During March we continued our advocacy efforts around early voting in the state budget. We targeted members of the Senate IDC (Independent Democratic Conference) who had previously expressed their support of including voting reforms in the state budget in the December “One New Yorker Budget Agenda”. They were supportive of the reform in meetings but we faced an unforeseen roadblock, the Assembly Democratic Conference. Many Assembly Members expressed to us that they have received push back from members during closed door conference meetings over the roll out of the proposal and the cost. In addition to meeting with members, we met with Governor Cuomo’s office to discuss the proposal. Unfortunately early voting was not included in the final budget proposal.
Post Budget Lobbying
Each year we ask League members to lobby their state legislators after the state budget is done, giving local League members and legislators an opportunity to exchange ideas and discuss the League’s Legislative Agenda for the session. In 2018 for our core League issue of election reform, covered seven reforms that would make voting easier and more accessible. These included early voting, lowering the voter registration deadline, automatic voter registration (AVR), online voter registration, primary consolidation, no-excuse absentee voting, and ballot access.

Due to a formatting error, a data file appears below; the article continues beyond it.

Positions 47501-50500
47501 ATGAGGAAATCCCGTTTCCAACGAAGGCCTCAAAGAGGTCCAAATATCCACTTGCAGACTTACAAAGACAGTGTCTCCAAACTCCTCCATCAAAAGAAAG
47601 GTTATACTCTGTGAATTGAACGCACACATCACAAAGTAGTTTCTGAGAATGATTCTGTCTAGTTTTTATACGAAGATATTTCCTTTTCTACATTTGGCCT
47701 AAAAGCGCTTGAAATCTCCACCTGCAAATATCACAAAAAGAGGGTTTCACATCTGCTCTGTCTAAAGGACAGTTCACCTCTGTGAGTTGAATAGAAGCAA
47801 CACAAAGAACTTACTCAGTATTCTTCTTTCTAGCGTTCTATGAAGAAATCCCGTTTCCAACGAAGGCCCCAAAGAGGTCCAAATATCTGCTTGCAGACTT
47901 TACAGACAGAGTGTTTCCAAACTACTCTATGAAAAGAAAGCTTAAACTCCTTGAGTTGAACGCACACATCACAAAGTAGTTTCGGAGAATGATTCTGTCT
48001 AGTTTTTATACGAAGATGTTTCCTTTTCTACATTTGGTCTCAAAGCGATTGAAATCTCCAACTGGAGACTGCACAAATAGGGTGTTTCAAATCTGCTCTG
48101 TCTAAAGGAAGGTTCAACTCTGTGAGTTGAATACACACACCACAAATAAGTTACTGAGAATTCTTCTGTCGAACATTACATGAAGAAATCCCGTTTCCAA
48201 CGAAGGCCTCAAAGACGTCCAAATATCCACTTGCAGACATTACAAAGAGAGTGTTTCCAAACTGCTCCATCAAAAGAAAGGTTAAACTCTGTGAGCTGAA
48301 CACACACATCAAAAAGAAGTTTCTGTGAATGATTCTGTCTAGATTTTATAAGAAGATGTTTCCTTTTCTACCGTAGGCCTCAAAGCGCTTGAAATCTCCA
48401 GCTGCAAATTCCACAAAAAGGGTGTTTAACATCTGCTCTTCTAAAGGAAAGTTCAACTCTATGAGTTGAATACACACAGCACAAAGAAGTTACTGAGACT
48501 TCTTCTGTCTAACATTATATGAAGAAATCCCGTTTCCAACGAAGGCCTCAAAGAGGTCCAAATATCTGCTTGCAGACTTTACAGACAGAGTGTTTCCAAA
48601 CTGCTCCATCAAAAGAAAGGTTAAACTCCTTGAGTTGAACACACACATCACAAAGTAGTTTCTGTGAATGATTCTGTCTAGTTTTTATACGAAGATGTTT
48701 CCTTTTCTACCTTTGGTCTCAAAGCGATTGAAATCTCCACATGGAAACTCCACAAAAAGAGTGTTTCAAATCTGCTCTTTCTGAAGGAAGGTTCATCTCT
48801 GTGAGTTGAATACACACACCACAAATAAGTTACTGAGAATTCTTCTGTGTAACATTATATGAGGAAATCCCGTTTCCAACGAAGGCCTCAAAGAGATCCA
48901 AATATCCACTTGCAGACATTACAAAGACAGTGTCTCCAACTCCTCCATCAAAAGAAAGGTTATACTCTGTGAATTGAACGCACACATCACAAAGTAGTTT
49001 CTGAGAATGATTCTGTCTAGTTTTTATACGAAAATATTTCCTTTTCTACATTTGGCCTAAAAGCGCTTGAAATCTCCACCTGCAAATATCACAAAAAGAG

In addition to voting reforms, we also advocated for four major campaign finance and ethics reforms including closing the LLC Loophole, banning pay to play, creating a Database of Deals for state contracts, and imposing limits on outside income.
Executive Order on Restoration of Parolee Voting Rights
Currently individuals on probation can vote but those on parole cannot vote under New York law. Many local Leagues have been approached by other organizations to work with them on reforming this law and allowing those on parole to vote. After we initially told the locals that we did not have a position but upon further review of broader LWVUS elections positions, after consideration the state Issues Committee decided that the League can support restoring parolee voting rights. In April, Governor Cuomo issued an executive order that restored voting rights to individuals on parole on a case-by-case basis. We have been following the Executive Order and working with the Governor’s office as well as the Department of Corrections to ensure that parolees who have their right restored are made aware in a timely manner.